I wish the bird in this photo were part of some shamanic ritual, or failing that, an art piece by a hermit who lives on the coast of Novia Scotia. Unfortunately, this is not the case. It, and the other photos below, were taken by Chris Jordan a month ago on Midway Atoll.
These photographs of albatross chicks were made just a few weeks ago on Midway Atoll, a tiny stretch of sand and coral near the middle of the North Pacific. The nesting babies are fed bellies-full of plastic by their parents, who soar out over the vast polluted ocean collecting what looks to them like food to bring back to their young. On this diet of human trash, every year tens of thousands of albatross chicks die on Midway from starvation, toxicity, and choking.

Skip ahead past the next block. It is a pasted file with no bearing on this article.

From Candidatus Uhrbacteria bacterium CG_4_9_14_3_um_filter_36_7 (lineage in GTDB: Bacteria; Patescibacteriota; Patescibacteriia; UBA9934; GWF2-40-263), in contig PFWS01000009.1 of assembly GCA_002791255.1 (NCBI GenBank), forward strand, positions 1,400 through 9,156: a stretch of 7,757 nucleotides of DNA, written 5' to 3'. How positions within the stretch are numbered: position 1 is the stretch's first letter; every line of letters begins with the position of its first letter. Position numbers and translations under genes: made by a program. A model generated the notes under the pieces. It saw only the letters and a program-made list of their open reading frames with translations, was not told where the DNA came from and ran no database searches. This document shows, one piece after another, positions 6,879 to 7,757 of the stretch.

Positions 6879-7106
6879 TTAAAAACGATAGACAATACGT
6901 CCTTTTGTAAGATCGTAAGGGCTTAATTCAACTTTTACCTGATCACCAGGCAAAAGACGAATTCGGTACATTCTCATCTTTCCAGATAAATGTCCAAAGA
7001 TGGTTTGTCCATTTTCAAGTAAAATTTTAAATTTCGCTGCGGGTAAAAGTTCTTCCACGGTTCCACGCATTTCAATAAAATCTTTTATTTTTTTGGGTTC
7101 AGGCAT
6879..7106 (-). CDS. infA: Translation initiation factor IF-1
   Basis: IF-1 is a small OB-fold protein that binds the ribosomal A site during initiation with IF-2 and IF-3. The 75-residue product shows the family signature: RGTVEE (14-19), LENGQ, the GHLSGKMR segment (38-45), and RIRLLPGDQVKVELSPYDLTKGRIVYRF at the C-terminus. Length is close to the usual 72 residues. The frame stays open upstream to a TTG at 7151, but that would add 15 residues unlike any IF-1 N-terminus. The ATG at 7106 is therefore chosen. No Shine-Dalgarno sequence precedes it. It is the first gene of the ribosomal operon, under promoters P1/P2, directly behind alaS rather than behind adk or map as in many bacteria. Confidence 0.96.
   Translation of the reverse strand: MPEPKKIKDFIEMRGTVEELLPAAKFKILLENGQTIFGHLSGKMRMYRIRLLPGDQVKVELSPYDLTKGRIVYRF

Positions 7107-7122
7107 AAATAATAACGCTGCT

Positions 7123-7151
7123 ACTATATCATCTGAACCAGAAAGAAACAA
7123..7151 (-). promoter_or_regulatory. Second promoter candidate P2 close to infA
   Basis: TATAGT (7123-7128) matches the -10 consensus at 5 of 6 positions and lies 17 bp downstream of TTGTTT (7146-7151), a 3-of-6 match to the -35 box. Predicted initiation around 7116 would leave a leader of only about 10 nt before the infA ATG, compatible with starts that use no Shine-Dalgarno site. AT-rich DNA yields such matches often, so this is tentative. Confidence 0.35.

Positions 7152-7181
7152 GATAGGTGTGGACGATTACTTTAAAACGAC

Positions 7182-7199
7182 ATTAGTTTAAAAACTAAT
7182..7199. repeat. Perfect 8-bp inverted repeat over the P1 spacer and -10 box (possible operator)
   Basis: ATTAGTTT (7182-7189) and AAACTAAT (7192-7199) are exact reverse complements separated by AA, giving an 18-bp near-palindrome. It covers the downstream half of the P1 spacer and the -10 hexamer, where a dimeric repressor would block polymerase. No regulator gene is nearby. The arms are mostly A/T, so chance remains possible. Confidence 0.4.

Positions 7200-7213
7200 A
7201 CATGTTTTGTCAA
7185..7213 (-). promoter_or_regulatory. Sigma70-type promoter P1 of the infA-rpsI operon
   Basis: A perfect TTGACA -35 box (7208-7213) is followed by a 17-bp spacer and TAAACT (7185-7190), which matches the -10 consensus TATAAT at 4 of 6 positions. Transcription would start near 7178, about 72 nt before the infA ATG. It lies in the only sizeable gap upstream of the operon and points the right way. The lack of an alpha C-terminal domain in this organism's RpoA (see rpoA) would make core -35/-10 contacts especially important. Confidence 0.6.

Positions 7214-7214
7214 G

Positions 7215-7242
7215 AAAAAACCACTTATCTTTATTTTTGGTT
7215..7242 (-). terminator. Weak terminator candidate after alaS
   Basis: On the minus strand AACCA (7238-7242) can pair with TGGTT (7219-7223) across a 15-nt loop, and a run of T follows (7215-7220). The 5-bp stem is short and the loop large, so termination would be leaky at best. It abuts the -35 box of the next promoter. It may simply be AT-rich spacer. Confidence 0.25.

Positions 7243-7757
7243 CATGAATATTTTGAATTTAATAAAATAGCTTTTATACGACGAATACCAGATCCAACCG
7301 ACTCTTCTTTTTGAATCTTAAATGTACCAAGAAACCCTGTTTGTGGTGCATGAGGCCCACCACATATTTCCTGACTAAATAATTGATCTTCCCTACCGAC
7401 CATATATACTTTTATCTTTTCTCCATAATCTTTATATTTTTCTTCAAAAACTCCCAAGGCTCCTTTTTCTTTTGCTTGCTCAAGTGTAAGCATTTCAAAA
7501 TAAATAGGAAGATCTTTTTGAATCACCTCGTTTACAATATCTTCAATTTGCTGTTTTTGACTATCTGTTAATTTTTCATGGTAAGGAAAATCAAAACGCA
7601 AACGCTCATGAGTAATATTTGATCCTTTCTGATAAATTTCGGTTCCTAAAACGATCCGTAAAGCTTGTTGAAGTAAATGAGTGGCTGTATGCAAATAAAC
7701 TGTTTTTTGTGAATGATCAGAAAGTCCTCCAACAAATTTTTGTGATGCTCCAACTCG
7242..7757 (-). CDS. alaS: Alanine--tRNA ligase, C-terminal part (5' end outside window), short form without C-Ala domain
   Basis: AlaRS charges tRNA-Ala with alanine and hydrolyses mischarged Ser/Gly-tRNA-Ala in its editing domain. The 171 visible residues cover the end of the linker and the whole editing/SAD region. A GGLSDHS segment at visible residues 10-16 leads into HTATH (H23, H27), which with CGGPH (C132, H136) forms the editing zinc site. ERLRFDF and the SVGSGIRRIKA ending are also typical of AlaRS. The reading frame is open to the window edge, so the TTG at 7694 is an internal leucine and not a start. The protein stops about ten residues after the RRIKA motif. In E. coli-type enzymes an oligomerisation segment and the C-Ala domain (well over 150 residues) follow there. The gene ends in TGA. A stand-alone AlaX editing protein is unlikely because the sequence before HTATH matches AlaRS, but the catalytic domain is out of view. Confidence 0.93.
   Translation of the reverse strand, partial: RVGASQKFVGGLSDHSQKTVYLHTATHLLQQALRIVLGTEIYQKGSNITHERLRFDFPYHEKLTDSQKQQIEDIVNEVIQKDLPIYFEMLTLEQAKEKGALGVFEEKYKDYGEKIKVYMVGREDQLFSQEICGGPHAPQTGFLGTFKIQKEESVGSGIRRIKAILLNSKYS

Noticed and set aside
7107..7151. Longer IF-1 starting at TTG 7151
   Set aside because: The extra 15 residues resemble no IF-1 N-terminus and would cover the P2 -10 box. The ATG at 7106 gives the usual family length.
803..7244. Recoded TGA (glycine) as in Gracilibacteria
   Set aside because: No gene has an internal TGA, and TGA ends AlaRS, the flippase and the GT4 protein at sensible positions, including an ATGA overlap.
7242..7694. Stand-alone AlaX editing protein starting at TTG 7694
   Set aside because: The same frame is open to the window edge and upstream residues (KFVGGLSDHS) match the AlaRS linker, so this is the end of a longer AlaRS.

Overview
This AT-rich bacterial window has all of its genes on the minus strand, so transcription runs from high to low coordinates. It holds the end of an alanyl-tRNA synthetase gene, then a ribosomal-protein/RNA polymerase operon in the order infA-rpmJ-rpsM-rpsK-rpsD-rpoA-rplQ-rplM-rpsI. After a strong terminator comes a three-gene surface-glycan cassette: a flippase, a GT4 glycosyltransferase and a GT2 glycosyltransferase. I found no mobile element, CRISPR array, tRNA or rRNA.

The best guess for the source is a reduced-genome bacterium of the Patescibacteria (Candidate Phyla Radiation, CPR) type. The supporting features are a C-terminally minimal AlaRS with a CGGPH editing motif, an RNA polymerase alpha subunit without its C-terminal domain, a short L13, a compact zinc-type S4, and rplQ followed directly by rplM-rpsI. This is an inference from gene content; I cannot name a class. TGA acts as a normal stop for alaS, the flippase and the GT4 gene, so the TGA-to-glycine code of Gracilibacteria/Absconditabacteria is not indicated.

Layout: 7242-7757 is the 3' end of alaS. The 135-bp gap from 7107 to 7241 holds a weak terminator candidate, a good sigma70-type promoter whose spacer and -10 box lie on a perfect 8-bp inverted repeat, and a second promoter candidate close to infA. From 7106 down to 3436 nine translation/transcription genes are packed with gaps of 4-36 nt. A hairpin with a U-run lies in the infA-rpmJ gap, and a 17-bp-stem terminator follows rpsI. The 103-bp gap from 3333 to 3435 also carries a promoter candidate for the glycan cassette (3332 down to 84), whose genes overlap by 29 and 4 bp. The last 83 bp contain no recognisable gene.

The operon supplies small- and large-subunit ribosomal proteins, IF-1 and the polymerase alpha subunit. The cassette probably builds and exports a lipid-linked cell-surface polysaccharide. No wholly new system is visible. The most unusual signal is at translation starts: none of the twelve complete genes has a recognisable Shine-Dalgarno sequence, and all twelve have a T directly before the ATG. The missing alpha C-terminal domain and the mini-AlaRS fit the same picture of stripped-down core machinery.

To document this phenomenon as faithfully as possible, not a single piece of plastic in any of these photographs was moved, placed, manipulated, arranged, or altered in any way. These images depict the actual stomach contents of baby birds in one of the world’s most remote marine sanctuaries, more than 2000 miles from the nearest continent.
There’s something about these pictures, and also Lu Guang’s, which troubles me, and not just because they starkly demonstrate the degree to which we have devastated our environment. What I find equally upsetting is how beautiful they are- as if even pollution now has its own aesthetic. Even as we push species into extinction, and ecosystems into radical change, we are making art from these actions. The fault, of course, is not in the photographers, but in those who provide subjects for them.